• Students are welcome to use symbols to indicate the general direction of the perspective they're including (e.g. plus/minus signs, smiley/'meh'/frowny faces, etc.)

Ideally, groups should strive to include concrete ideas to support the views they add offering a specific example to prove a general point can help other groups better understand/conceptualize the point being raised.

But if students record a more general idea, it leaves the concept open for other groups to add to/reinforce with more specifics.  By the end of the rotation, all ideas should be as specific as possible.  Definitely, a collaborative activity that encourages critical thinking!

Once groups get their two required ideas onto the page in that first round, they'll just need to wait for the bell to chime.  When the teacher signals for the carousel to rotate, they'll move on to the next one and begin anew.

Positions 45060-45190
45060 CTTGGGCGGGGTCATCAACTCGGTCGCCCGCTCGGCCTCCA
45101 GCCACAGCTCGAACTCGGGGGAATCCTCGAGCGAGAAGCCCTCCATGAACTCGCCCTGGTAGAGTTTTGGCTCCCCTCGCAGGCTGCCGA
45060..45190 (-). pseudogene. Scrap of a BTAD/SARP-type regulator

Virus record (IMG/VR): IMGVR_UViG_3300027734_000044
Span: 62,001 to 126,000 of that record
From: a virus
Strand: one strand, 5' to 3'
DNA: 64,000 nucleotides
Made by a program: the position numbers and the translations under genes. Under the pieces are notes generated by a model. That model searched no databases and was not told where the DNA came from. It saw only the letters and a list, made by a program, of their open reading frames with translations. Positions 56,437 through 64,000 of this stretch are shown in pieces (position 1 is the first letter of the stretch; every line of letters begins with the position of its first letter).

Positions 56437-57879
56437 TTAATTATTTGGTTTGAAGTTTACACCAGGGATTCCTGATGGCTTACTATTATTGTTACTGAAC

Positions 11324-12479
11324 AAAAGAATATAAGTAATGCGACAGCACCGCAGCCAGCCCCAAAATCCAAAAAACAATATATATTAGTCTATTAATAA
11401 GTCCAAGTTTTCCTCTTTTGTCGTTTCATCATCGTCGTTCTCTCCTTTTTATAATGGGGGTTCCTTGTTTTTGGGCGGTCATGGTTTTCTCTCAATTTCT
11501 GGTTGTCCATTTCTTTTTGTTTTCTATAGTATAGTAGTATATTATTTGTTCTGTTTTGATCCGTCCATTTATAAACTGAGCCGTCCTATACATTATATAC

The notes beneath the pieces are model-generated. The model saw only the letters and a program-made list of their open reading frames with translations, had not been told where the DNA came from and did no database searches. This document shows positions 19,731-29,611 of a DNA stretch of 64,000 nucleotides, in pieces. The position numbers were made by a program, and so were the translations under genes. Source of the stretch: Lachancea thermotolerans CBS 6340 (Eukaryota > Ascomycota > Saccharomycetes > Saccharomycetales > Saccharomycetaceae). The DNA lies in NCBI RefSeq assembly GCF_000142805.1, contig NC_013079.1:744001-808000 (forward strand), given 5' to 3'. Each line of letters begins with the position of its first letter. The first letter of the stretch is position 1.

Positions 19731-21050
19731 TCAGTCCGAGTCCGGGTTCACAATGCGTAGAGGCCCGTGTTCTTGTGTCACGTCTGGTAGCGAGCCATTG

At this new station, the groups will read the essay question, then review the ideas contributed thus far by the team previous.  Group discussion will follow...are the ideas contributed valid? Are they relevant to the question?  To what extent do we agree with these points of view?  Can we think of other instances/examples that might add to the points listed? Or challenge them? Complicate or qualify them? Do we see any ideas that we flat-out disagree with?  Can we offer any counters to these original claims to be considered as well?

Suggestion: Have students use happy/sad symbols or some other symbol to indicate if they agree/disagree with the point they're adding on to. Reserve plus/minus symbols when they're adding something entirely new to the brainstorm (as opposed to adding on to the ideas of others).

One rotation at a time, carouselers breathe living-color into the brainstorms...

Again, each group should add at least two perspectives, comments, or ideas of some sort to each poster they visit.  

They can add additional comments to a previous group's existing point OR the group can add a new point altogether. As a class, you're welcome to develop a symbols system to help differentiate the direction different points take.